The columns were back-washed with 500 ml of deionized water. Next, the testing solutions were passed through the columns. The first test solution consisted of 3000 ml of waste-water sampled at the Virginia Electric & Power Co. Surry Nuclear Power Plant at Gravel Neck, Va. Analyzed constituents of this water included 34 mg/l Na, 300 mg/l B, and 6.5 mg/l Ca and the pH was 8. The total content of radioactive species was 6.375×10-3 μCi/ml, including 5.40×10-3 μCi/ml of H3 and 9.75×10-4 μCi/ml of other radio-isotopes. Two of the most important radio-isotopes were I131 (5.745×10-4 μCi/ml) and Cs137 (3.522×10-4 μCi/ml). Other identified radioactive species present included Co60 (5.219×10-4 μCi/ml), Cs134 (2.328×10-4 μCi/ml), Co58 (1.718×10-4 μCi/ml) and Mn54 (1.753×10-5 μ Ci/ml). The concentration of non-radioactive iodine is approximately four times larger than the concentration of I131, based on fission reaction product yields. (No data are available concerning the possiblity of further traces of non-radioactive iodine entering the water from other sources.) Since only a volume of 3000 ml of this reactor waste-water was available at the time of the experiment, an additional volume of 3000 ml of synthetic solution containing 1300 mg/l Na, 300 mg/l B, 14 mg/l Ca, 60 mg/l Cl- and 5.6×10-4 μCi/ml I131 was prepared. This solution, which was passed through the column after all the original reactor waste-water had been passed through it, had a pH of 9.3. The flow rate throughout the experiment was 210±90 ml/day.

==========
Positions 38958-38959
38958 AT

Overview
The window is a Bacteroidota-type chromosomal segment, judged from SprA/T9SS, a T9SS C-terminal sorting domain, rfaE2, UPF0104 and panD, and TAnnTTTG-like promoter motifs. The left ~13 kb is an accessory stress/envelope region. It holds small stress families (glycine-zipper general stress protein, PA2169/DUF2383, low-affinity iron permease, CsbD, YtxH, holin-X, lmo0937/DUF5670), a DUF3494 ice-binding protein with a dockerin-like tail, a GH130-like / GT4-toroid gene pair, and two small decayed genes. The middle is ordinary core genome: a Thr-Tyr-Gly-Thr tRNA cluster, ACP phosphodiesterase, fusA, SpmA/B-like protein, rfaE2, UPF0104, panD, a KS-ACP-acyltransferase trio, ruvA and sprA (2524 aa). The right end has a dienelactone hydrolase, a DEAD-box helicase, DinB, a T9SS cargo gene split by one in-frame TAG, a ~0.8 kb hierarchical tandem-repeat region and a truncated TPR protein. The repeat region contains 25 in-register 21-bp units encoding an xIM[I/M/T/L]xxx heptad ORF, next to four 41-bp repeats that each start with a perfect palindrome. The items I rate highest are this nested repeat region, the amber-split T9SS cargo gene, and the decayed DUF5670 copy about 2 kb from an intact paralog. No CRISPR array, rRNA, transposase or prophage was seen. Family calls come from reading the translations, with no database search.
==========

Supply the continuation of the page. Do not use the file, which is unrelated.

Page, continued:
In order to evaluate the performance of the first column in purifying the radioactive water, the radioactivity accumulated on this column was counted over a period of 15 minutes every four hours. After another interval of 15 minutes, the radioactivity on the second column was counted over a period of 15 minutes. The detector was a 3×3" sodium iodide scintillation counter connected to a multi-channel analyzer. The peak areas corresponding to I131 (284 KeV) and Cs137 (662 KeV) were determined. The decontamination factor of the first column was evaluated by determining the ratio between the increase in the number of counts on the first column and the corresponding increase on the second column during each time interval throughout the experiment. At the end of the experiment the columns were dried, counted a final time (giving readings consistent with the final readings on the columns during the flow through the system) and removed. The decontamination factor for I131 obtained by integration over the entire 3000 column volumes of the experiment was approximately 7. However, this factor did not show any deterioration throughout the experiment. While the integrated decontamination factor for the first 1500 column volumes was approximately 6, the corresponding factor for the next 1500 column volumes was approximately 8. When the synthetic solution was substituted for the Surry waste-water, the decontamination factor sharply rose to more than 40 for at least 1500 more column volumes. (This is probably due to the higher pH of the synthetic solution). The total effective capacity of the first column, i.e., the capacity for I131 retention, which is not corrected for I131 loss through radioactive decay, was at least 3.5 μCi and did not show any sign of approaching exhaustion toward the end of the experiment. On the other hand, the retention of the long-lived (30.2-year) Cs137 on the first column followed a typical sorption behavior, starting with a high decontamination factor (above 400 during the passage of the first 1700 column volumes) and then characterized by a decreasing decontamination factor which reached a value of 3 by the time 3000 column volumes have passed through.